a) for preventing burning of inflammable objects as paper, cloth and wood
b) for preventing burning of human body.

It has been noted that in both the above cases the fire will not be allowed to be caught (or burning to start) even after continuous exposure to flame for upto 30 seconds. (Normallyfire catches any inflammable material with 0.5 seconds and any moist material within 3dampened with this liquid do not catch fire and can also be used to put off fire or escape unburnt in fire even after long exposure to flame). A Patent has been obtained for this invention from Madras Patent Office.

Anahara or Avoiding food

A  recipe for a special type of biscuit has been developed.  This  biscuit when consumed upto 50 g dose can help overcome hunger and  skip a meal for about 3 – 4 hours.  Upon medical trial, was found   very useful in obesity and diabetic cases.

(Note: Items 7&8 are developed independent of Vimana Shastra).

Details of individuals and organisations involved & Acknowledgments

Acknowledgments with deep gratitude are due to the following individuals and organisations who have been contributing in Aarious capacities and roles for the success of this project:

Organisation Person involved Role/th>
#1 Birla Science Centre, Hyderabad Dr B G Siddharth Director, Birla Science Centre Committee member (of the three member Committee for investigation into Ancient Indian Science &
Technology) and had played crucial role in arranging various resources for the project.
#2 Birla Institute of Scientific Research(BISR), Hyderabad 1. Late Dr M C Ganorkar Director, BISR, Hyderabad and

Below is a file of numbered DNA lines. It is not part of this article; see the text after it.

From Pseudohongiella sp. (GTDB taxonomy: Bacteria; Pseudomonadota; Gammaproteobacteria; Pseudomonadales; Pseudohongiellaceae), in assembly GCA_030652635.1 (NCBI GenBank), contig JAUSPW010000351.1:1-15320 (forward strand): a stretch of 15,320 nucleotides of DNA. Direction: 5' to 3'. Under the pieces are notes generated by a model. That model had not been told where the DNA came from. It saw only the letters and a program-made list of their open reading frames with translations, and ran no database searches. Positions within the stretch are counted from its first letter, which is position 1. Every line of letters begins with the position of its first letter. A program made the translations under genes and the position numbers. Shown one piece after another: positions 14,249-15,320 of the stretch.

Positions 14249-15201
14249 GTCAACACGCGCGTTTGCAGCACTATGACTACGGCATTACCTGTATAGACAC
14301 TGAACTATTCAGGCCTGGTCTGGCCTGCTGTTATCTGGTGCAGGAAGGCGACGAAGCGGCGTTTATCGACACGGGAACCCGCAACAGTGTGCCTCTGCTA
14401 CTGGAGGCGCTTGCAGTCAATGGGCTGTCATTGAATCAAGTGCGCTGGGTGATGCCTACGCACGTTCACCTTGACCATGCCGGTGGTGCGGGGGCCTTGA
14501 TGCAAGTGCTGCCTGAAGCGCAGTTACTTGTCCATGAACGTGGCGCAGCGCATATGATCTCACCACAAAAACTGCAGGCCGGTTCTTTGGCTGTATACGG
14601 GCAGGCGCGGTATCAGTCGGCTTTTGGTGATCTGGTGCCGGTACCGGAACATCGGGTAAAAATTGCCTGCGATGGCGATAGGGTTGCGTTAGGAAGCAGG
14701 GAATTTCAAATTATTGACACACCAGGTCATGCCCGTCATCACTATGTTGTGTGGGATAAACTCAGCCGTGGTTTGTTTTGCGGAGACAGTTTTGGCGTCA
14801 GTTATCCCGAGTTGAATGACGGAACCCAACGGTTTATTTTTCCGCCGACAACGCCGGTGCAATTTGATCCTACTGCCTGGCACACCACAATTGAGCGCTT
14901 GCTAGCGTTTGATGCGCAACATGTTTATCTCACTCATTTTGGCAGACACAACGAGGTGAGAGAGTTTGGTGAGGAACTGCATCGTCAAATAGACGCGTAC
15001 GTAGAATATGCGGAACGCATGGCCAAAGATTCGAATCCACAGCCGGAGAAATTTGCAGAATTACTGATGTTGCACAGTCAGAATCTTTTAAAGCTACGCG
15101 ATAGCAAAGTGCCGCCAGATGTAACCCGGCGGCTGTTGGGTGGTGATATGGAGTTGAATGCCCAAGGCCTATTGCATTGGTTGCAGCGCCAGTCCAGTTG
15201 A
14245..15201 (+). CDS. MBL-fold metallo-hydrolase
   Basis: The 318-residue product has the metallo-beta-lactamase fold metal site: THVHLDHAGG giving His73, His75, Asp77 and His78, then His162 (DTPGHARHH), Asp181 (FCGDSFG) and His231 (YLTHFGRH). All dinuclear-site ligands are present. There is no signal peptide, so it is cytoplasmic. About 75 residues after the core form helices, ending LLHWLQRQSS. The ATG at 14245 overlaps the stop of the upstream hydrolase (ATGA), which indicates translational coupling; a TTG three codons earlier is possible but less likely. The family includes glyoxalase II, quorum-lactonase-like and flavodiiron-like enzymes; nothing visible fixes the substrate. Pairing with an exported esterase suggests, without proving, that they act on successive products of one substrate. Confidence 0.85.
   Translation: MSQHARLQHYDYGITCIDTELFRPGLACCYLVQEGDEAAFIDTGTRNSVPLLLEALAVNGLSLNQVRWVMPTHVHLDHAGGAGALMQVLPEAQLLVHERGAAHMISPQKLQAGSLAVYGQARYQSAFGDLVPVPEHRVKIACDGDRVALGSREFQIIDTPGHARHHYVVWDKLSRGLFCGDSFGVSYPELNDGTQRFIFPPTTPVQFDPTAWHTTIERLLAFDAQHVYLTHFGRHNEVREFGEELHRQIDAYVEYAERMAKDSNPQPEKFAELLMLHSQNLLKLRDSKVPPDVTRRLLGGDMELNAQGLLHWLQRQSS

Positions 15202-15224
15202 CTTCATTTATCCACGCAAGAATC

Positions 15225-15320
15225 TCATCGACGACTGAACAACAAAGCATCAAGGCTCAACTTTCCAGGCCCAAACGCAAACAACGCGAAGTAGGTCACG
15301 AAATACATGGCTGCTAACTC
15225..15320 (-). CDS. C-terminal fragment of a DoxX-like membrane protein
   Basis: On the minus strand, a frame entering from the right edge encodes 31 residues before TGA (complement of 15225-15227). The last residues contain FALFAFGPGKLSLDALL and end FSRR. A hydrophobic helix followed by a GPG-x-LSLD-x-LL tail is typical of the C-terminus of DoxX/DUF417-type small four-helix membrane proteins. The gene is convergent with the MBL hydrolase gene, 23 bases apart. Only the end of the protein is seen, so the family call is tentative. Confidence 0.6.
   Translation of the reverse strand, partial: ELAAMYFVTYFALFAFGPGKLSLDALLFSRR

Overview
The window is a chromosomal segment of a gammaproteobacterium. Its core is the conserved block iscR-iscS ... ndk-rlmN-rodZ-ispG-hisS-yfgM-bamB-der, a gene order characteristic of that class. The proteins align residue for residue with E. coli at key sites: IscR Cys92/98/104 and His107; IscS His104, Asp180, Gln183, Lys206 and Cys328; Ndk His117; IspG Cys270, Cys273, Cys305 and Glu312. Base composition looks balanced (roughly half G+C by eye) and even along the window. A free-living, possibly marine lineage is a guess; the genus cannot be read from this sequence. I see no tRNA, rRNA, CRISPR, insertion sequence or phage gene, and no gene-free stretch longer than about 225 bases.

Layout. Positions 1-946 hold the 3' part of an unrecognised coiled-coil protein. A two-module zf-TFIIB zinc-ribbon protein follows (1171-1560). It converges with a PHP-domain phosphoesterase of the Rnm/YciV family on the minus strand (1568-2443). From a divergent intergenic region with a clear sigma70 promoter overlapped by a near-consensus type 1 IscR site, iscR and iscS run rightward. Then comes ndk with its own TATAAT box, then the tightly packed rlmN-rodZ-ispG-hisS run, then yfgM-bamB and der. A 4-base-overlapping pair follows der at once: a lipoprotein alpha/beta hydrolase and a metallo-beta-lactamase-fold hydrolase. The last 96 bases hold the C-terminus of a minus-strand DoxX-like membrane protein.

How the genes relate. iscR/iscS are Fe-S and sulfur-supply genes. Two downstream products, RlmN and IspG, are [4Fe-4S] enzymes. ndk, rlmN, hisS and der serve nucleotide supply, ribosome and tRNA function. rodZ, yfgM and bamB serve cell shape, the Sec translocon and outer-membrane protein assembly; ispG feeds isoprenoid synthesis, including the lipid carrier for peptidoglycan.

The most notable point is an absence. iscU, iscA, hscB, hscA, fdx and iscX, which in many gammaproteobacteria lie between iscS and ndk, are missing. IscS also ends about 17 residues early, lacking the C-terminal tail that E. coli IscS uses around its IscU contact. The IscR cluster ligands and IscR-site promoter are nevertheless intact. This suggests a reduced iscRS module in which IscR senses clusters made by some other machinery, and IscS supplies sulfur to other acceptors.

2. Mr RangaMadhavan,(then Doctoral student)
Committee member (of the three member Committee for investigation into Ancient Indian Science & Technology) and had played a crucial role in terms of conducting various experiments and all activities related to Chemistry in terms of preparation of materials as per formulae in the Shastras, etc., and also testing for Chemical properties of materials produced in the laboratory BISR, Hyderabad.
#3 BHEL-CTI, Bangalore Dr B K Chandrasekhar, Sr. Manager, CTI Assistance in melting at high temperature
#4 D.M.R.L. Sri R B Subramanian Project Director For assisting with providing facilities in DMRL.
#5 Punarvasu Arogya Kendra, Secunderabad Dr Ram Niwas Sharma Dr Surendra Sharma Dr K G Sharma For assisting with Ayurvedic information in decipherment of various formulae.
#6 Dr B V S Subba Rao For assisting with ceramics related information and also interacted with Indian Ceramics Society.
#7 N.G.R.I. Dr Y V Ramana For performing mechanical tests on alloys produced at NGRI, Hyderabad and producing valuable data
#8 Sri S R Sarma, (Retired Director of Mines & Geology, Govt.of A.P.) For advice from time to time in the process of decipherment.
#9 Maharaja Palace Manuscript Library, Jaipur Head For permitting to use the library of Ancient manuscripts in Sanskrit.
#10 I.R.D.E, Dehradun Head For offering test facilities.
#11 M/s MTE Industries Dindigul, Hyderabad Sri. Ch. Sathi Reddy Head For arranging for the design, casting and fabrication of Vakra Prasarana Yantra
#12 Shri Khuleesh Kothari, Jaipur For offering support to this work.
#13 Prajna Bharati, Hyderabad For sponsoring and arranging resources.

Conclusion
This investigation provides the basis for identifying the veracity of the description given in source of the Sanskrit texts dealing with materials and also machine design. While it is not clear how these texts originated or whether they are authentic, the experimental approach only attempted in finding out the validity of the description of preparation of some special materials such as alloys, glasses, ceramics, etc., and also one machine Vakra Prasarana Yantra. Even though some persons have hinted at the whole text being a modern work, composed by the oral deliverer himself, the experimental results uphold the veracity of the textual contents and also indicate lack of availability of these materials and machines in their exactness in modern times, thereby hinting at an ancient historical origin.